It’s reciprocated.

Students who are happy to be in your class, who like you, and who appreciate the organized, efficient, and fun classroom you’ve created, will jump through fire to pay you back. This law of reciprocation is a natural part of the human psyche. It’s powerful, behavior-changing stuff that few teachers know about or take advantage of.

It Means So Much

When you bring more student-defined fun into your classroom, your relationship with your students will grow closer, more trusting, and more influential. Your classroom management plan will have more leverage. Your students will appreciate you, want to please you, and desire to get to know you better.

All the things you’re working so hard to achieve with your students will improve as you get better at creating an environment your students love being part of.

Having an attitude of fun amidst the hard work you ask of your students is a simple little thing. But it means so much—both to your students and to your hope of creating the class you really want.

Thanks for reading.

Note: I wrote an article this week for called 5 Simple Classroom Management Strategies. I hope you’ll check it out.

Also, if you haven’t done so already, please join us. It’s free! Click here and begin receiving classroom management articles like this one in your email box every week.

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9 Responses to How To Have A Fun Classroom Without Extra Planning

  1. Victoria Miles July 10, 2011 at 4:19 am #

    Dear Michael,

    You have addressed an important teaching misconception. How many times have new teachers received the following advice from veterans: “Don’t smile until Christmas?”

    My first two years of teaching was pretty much all business. After all, an orderly class can’t be a fun class, right? Wrong! My third year of teaching I taught a blonde student named Erika. She had the cutest little giggle. No matter what she said (or asked) she ended it with her trademark giggle. She taught me to smile. Erika modeled how to laugh in class!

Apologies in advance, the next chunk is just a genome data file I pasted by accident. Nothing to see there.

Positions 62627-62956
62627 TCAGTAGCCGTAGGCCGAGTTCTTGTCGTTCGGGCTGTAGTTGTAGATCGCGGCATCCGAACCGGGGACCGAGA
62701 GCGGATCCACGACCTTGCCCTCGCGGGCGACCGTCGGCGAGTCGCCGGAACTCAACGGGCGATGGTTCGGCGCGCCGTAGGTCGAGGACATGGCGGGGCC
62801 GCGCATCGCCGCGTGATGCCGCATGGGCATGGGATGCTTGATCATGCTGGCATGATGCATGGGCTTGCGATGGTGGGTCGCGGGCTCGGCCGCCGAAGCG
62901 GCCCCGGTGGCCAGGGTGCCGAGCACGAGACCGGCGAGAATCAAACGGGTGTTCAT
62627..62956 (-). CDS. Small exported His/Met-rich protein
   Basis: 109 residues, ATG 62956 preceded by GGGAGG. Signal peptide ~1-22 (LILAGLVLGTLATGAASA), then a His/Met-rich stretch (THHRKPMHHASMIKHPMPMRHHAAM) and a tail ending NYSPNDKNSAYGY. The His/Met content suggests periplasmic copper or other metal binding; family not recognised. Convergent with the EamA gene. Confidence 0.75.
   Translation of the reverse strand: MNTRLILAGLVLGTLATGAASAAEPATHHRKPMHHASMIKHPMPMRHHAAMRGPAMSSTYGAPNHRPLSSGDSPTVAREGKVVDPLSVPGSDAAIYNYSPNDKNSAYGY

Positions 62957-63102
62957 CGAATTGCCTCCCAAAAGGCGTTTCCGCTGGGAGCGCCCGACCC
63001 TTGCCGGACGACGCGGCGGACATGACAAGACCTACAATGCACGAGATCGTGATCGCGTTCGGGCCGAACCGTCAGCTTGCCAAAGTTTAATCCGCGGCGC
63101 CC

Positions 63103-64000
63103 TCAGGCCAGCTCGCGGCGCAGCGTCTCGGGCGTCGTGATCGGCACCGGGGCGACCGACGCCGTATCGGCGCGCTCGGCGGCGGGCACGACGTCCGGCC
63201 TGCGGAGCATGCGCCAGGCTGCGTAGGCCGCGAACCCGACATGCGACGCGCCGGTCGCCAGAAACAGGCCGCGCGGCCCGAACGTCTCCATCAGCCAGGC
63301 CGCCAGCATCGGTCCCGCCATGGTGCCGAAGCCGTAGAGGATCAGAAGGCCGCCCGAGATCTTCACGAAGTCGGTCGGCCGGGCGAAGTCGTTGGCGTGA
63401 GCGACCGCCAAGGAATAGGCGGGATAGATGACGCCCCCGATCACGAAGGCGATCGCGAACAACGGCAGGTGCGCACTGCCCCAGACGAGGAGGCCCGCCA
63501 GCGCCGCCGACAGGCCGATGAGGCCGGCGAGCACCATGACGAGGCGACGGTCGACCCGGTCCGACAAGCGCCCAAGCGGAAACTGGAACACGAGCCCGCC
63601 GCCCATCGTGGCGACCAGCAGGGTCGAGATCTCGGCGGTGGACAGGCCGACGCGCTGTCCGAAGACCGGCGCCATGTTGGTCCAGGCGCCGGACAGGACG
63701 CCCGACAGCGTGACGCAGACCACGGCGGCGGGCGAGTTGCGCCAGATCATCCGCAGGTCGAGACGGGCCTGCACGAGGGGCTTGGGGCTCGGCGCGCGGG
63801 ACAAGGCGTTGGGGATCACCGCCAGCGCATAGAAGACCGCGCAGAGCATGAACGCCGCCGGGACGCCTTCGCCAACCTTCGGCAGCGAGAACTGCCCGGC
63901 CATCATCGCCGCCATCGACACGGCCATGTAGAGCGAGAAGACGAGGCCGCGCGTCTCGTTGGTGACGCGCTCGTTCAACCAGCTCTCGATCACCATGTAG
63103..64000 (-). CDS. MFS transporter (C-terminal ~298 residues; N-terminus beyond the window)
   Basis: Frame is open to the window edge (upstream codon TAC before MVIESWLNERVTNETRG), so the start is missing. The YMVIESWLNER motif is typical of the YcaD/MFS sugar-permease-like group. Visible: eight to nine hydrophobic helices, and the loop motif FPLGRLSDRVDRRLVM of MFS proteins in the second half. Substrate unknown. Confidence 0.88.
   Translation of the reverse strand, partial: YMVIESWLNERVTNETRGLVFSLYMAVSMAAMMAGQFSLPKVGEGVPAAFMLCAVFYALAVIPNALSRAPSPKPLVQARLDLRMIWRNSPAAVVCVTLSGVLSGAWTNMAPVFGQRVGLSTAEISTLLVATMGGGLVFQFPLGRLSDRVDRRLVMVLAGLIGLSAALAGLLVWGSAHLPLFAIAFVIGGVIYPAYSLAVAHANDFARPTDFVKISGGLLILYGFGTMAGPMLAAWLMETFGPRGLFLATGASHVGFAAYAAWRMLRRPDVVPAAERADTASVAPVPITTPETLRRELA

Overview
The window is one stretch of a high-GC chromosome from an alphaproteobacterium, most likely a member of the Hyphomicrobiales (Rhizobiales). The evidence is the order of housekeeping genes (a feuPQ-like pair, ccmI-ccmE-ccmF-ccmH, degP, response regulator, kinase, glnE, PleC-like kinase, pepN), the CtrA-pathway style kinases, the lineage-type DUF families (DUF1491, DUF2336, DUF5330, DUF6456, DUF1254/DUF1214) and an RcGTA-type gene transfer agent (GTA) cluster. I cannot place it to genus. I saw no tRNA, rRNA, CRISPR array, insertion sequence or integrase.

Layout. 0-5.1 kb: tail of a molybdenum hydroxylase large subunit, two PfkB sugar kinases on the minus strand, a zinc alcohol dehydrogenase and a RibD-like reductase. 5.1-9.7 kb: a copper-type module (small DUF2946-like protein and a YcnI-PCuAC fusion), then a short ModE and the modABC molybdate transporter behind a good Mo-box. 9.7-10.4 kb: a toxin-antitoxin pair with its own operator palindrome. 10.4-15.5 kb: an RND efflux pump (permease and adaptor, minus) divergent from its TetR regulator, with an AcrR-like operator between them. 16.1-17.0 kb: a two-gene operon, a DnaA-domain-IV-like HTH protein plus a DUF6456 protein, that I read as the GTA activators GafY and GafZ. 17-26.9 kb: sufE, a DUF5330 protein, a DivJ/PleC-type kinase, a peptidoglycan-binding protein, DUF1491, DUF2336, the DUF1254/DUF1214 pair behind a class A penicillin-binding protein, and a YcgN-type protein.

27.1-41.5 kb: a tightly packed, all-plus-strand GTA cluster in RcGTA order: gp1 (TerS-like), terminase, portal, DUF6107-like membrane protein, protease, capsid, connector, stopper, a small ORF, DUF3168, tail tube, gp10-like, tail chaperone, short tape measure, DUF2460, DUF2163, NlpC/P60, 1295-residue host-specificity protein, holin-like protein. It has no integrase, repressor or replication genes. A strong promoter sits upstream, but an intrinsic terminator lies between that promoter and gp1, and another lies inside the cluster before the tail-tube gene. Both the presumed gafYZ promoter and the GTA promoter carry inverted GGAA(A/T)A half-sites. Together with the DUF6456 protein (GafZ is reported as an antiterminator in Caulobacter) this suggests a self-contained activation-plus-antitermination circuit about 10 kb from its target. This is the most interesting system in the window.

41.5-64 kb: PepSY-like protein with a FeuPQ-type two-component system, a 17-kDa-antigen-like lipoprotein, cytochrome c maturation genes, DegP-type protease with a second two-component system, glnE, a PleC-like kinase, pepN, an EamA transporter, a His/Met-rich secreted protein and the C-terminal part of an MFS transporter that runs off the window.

From that third year until now my 17th year, I love laughing with my students. I am not a natural comedian. But I have noticed how easily students can smile, giggle and laugh. So I look for those moments, as your article encourages, and we enjoy our time together in class.

    Thank you for another outstanding post. Are you on Twitter? I’ve tried to find you but haven’t had any luck.

    • Michael Linsin July 10, 2011 at 6:44 am #

      Hi Victoria,

      Thanks for sharing! No, I’m not on Twitter.


  2. Karla Ariens July 12, 2011 at 12:15 pm #

    Hi Michael,

    Great website! This will keep me busy through the remaining weeks until school begins. I’m looking forward to spending some time here in anticipation of a difficult group of students coming into my 5th grade classroom this year. Give me strength!!!

  3. Teacher Erika August 18, 2011 at 11:29 am #

    Hi Michael,

    I really appreciate the lovely service you are giving to the teachers guild.
    I’ve been taking notes, analyzing myself… and learning *lots* from you.
    How can I buy your book if I’m in Mexico?

    • Michael Linsin August 18, 2011 at 1:46 pm #

      Hi Erika,

      Thanks for your nice words. You can download Dream Class through either or Also, we can ship it to you. I’ll email you with the details.


  4. niaz siddiqua March 21, 2014 at 9:42 am #

    Hi Micheal,
    Though its too late I read your valuable writing but it makes me rich and happy. It will help me to improve my group. Thanks.

    • Michael Linsin March 21, 2014 at 4:06 pm #

      Great to hear, Niaz!